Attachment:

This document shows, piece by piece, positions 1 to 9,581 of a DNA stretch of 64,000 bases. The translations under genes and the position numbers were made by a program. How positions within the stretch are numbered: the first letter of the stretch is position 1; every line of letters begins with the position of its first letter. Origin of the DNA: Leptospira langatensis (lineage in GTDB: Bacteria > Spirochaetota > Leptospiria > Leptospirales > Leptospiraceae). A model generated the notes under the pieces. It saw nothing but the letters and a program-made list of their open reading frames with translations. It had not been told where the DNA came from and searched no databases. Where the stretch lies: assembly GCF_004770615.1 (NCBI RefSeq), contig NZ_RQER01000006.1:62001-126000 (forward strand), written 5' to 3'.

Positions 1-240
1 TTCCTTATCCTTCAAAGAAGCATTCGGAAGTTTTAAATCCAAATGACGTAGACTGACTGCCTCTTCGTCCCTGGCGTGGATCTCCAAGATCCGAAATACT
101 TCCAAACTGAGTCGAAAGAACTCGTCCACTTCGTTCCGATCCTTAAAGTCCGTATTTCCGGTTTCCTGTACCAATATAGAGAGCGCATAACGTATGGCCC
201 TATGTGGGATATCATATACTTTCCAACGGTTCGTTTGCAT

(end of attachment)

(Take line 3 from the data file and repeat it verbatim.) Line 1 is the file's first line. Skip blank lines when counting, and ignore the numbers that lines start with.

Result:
1 TTCCTTATCCTTCAAAGAAGCATTCGGAAGTTTTAAATCCAAATGACGTAGACTGACTGCCTCTTCGTCCCTGGCGTGGATCTCCAAGATCCGAAATACT